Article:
This was perhaps an ambitious goal, but the boys, especially Cal, are so interested in coloring and in doing art, that they have had a blast doing all these. Which is good because we still have a bunch to go. I'm hoping that the placemats will survive this year and live for more Thanksgiving dinners down the road.

Craft fairs and bazaars are fabulous for getting ideas! Maybe some of you can use this idea too.

Calvin's turkey placemat from the bazaar

Hard at work: they're personalizing the backs of the placemats too.

Cal insisted on doing his own handprint on all his turkeys.

Though this looks like suicidal jellyfish on the back of one placemat,
 Cal tells me it's actually George Washington,
Abe Lincoln, Thomas Jefferson,
and Teddy Roosevelt.

We used little spronge brushes to decorate the edges with paint.

Gammy's 9-legged mutant turkey isn't Cal's finest work...but I'm pretty
sure Gammy will love it. And he did it all by himself.

Now I need to go laminate them all...

Sunday, November 18, 2012

Serve It Up: A Book Giveaway!

Most parents of toddlers have a hard time getting their kids to eat enough of the right foods. Getting my boys to eat vegetables is actually finally getting a little easier, but it has been a battle. I've spent plenty of time hiding veggies in their food in the form of purees, using pasta made with veggies, and mixing fruit and veggies in juices and smoothies. The best book I found while teaching myself how to cook for picky fingers was The Sneaky Chef to the Rescue by Missy Chase Lapine. She's got a helpful website with her books and other tools. 

I thought I'd share three of the things I've used the most in my veggie-quest: I water down V8 Fusion or an off-brand of the same, for the boys to drink. When I serve the boys pasta, which they love more than life, of course, I try to use pasta made with veggies. I know Barilla makes it, I'm not sure anyone else does. And the Sneaky Chef to the Rescue is full of great ideas for purees to have on hand and recipes to use them in.

V8 Fusion with veggies and fruit
Pasta made with veggies
Purees and sneaky recipes

Recently, Laura De Simone, a local physical trainer and author of the book Serve It Up contacted me about the possibility of doing a book giveaway for my readers. So I took a look at her book. Serve It Up isn't like anything I've seen before. Its focus is on portion control. Maybe you know what nutritious foods and kid-friendly foods look like but you're not sure how much is enough and how much is too much for your kids. Her book breaks portions down by age but also by how active your kids are and then suggests exactly what is a healthy amount of each food for each meal. You can take a look at the description of her book and then just leave a comment below to be entered in the giveaway. If you have a Facebook profile, also go like Whispers & Shouts. I'll have one of the boys draw a winner on Friday.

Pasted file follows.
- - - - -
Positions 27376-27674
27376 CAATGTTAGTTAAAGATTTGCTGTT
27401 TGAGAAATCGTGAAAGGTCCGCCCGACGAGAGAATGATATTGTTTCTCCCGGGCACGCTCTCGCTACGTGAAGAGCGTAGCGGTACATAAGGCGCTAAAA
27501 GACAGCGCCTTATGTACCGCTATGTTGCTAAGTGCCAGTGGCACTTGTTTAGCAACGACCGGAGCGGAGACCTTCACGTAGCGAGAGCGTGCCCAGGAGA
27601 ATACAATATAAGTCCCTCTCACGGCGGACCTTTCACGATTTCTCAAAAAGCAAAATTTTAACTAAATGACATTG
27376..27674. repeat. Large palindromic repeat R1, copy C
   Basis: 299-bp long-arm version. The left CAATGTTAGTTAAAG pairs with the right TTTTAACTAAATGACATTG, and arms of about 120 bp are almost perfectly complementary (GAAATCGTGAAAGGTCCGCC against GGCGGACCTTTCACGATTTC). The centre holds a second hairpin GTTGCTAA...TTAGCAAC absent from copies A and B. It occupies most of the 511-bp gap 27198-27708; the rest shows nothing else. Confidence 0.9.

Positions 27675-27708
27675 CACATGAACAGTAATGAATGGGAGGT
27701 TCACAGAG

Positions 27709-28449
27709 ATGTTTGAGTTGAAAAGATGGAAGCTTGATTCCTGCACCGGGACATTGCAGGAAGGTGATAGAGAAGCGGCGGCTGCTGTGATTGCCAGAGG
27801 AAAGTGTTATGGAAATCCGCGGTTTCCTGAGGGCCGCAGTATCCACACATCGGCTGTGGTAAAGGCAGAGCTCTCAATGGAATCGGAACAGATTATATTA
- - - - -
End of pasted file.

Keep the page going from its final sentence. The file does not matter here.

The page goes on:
* I should mention, I am in no way being reimbursed by anyone here, other than the free book to a reader. I'm simply sharing what has worked for me and helping a local author with some exposure.

Saturday, November 17, 2012

Dawnee Fell Over

It had been a little over a year since my last seizure. I guess I was about due. I forgot to take my meds last Sunday night but remembered first thing Monday morning and took them. But it was too late and the meds didn't help. I had all three kids at home and didn't feel a tremor or anything coming on. Just nothing.

It was the usual super-confusion afterward, as I tried to desperately remember what day it was, what was happening, etc. I remember waking up on the floor and seeing Calvin hiding behind a box. He was patched and didn't have his glasses on-- which means that he couldn't see much of anything. I wonder in what order everything happened, but I'll never know. Did he willingly take his glasses off so he didn't have to watch me? Who knows. I asked the boys if I had a seizure, and they kept saying no, that everything was fine. I quickly got on Gtalk and told Brian and I emailed Alex's dad right away too. I don't have any memory of doing either of those things, but thanks to technology, it's all here.

The transcript to Brian was:

me: yey, i had seix;ure. Ca yuoiu copme home?

Brian: Okay. Will do.

me: THanks.

Brian: ARe you okay?

me: yeah i just feel very uconfused.

The email I wrote to Alex's dad was titled "siexuree." And its contents were:

"Is had a seizure this morning. Plaease come and get Alex wen you can. I'm so sorry. Everyne is fine."

Even though it's a little creepy, it's pretty comforting to know that I'm aware of what happens, even though I have no memory of being aware. And apparently spelling goes out the window when my brain freaks out. Understandable.